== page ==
Internal Immigration Department Documents Suggest Refugees Earn More than Most Canadians After 25 Years
Refugees settling in Canada are often falsely accused of draining Canadian coffers, earning more in government assistance than veterans, retirees, and vulnerable populations. The truth is that refugees receive limited financial support from government authorities based on a consideration of applicable provincial regulations.
A new internal document from Immigration, Refugees and Citizenship Canada, obtained via an access to information request by lawyer Richard Kurland, suggests that refugees go on to out-earn the average Canadian citizen. This document refers to an internal study focusing on Canada’s largest groups of refugees in the 1980s and early 1990s. After 25 years of life in Canada, these refugees, from Vietnam, Cambodia, Latin America, Eastern Europe, and Africa are earning an average of $50,000 annually.
Compared to the Canadian average of $45,000, it seems like refugees go on to earn a bit more in the long-term.
Slow Road to Labour Success
This internal document may strongly indicate that the majority of refugees develop valuable skills and enjoy labour market success during their careers, which could mean that Canada’s 50,000-plus Syrian refugees may enjoy similar success in the long term.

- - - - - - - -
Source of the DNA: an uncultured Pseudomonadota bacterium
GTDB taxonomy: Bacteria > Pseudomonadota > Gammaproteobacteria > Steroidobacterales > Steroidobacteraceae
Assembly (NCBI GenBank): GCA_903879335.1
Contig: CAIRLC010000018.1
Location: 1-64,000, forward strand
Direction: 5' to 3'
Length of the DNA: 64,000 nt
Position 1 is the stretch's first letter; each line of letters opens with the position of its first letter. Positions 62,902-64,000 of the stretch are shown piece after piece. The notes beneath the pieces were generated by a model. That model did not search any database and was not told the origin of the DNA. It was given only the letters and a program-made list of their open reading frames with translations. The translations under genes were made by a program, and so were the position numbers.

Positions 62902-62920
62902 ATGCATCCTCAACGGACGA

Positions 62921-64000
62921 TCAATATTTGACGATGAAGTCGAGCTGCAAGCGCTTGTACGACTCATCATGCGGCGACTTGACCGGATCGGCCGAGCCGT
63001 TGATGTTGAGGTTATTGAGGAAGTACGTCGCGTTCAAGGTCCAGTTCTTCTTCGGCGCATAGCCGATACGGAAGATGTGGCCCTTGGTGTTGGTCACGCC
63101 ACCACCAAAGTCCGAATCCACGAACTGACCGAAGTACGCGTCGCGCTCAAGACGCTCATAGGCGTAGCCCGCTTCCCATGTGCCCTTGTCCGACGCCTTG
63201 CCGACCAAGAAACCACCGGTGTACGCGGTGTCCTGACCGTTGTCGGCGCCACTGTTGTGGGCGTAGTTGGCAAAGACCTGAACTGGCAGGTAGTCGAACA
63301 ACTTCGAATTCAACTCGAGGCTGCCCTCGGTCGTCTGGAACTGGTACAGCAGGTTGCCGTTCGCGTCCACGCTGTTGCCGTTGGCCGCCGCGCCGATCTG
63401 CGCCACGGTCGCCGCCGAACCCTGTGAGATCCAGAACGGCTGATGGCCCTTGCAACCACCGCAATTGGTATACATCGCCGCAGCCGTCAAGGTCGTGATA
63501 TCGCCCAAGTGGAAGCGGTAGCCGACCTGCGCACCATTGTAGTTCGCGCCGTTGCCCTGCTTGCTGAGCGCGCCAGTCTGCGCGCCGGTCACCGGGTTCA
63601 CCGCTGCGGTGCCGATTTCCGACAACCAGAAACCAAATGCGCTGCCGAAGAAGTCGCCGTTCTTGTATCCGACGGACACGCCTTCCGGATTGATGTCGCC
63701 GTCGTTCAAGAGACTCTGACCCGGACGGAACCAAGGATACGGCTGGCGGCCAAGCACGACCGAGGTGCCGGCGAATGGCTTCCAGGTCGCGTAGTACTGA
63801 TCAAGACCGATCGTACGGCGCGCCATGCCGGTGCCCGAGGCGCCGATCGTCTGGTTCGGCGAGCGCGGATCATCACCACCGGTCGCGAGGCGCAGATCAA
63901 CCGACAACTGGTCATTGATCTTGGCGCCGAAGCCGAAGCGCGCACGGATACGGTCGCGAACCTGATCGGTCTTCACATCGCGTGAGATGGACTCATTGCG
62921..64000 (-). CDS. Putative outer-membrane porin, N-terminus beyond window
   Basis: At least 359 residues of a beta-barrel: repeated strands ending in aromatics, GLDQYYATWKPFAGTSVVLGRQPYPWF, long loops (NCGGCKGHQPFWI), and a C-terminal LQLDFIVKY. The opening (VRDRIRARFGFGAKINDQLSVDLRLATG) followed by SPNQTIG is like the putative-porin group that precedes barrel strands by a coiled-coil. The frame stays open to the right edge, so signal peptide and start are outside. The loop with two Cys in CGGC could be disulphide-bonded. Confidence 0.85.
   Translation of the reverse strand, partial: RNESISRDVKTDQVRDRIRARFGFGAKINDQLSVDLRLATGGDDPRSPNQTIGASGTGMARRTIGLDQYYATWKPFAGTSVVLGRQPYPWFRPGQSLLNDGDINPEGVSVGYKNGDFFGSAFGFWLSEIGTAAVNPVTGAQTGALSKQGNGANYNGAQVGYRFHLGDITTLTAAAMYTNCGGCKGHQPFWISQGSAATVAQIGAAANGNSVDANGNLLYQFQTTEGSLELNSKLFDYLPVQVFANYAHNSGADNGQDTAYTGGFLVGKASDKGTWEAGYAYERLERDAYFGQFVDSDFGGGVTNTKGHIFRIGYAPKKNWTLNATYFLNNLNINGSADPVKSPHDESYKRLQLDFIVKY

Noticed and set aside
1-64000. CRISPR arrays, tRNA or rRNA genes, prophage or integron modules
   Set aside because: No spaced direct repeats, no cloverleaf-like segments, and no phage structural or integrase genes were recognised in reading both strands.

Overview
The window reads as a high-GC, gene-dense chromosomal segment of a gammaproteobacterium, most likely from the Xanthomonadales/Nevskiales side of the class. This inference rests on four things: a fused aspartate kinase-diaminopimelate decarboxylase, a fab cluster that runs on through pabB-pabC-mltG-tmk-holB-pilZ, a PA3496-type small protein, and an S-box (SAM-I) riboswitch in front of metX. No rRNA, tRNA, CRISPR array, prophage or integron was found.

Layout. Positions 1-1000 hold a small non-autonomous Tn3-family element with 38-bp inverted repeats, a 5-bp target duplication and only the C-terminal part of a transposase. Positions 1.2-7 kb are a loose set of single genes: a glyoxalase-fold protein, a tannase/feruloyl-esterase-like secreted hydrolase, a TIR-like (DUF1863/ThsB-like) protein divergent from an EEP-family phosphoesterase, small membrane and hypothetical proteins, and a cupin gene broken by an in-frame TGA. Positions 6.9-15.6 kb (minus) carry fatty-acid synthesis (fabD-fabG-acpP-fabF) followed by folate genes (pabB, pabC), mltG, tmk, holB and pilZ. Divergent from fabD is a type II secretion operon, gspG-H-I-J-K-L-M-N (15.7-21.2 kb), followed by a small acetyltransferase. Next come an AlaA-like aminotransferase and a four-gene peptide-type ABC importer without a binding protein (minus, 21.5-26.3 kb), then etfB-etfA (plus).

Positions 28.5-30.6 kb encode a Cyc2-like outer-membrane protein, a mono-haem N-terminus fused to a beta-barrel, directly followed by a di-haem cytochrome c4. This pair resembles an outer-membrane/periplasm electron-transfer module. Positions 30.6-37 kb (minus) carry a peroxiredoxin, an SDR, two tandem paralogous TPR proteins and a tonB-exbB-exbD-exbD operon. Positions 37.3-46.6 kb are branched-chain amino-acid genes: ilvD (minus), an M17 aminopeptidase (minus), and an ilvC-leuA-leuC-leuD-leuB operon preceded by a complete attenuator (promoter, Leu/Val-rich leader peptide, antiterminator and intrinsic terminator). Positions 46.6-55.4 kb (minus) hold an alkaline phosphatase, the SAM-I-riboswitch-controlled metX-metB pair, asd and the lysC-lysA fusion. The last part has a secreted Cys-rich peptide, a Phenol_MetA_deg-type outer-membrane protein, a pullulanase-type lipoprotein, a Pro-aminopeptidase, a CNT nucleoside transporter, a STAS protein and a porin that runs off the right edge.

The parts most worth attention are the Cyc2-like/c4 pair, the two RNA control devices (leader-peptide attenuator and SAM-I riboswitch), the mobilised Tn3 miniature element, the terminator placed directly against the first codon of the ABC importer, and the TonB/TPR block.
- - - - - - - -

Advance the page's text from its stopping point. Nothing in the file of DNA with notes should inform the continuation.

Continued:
In a memo attached to this internal document, a senior department official cautioned that predicting long-term economic outcomes for refugees is inherently challenging, owing to the “cyclical nature of the economy overall and especially (the) human capital of the Syrian cohorts.”
Long-Term Benefits for Both Refugee Parents and Children
Refugee employment and labour success are often regarded as the domain of refugee children. These children frequently receive extensive social support, a taxpayer-funded education in English and French, and the time to develop workforce-friendly skills. Past research by UBC professor Dan Hiebert has shown that refugees that settle in Canada typically take time to adapt, and despite early struggles, eventually enjoy the same success as Canadians.
According to Hiebert, investing in the financial future of refugees requires high levels of social assistance to help overcome the high poverty levels faced in their first years in Canada.
Immigration, Refugees and Citizenship Canada’s internal document is one of the first to highlight the success refugees enjoy in the long-term, and a reminder that refugees are contributing members of the local economy. While it does take time, these individuals eventually earn a respectable living on par with most Canadians.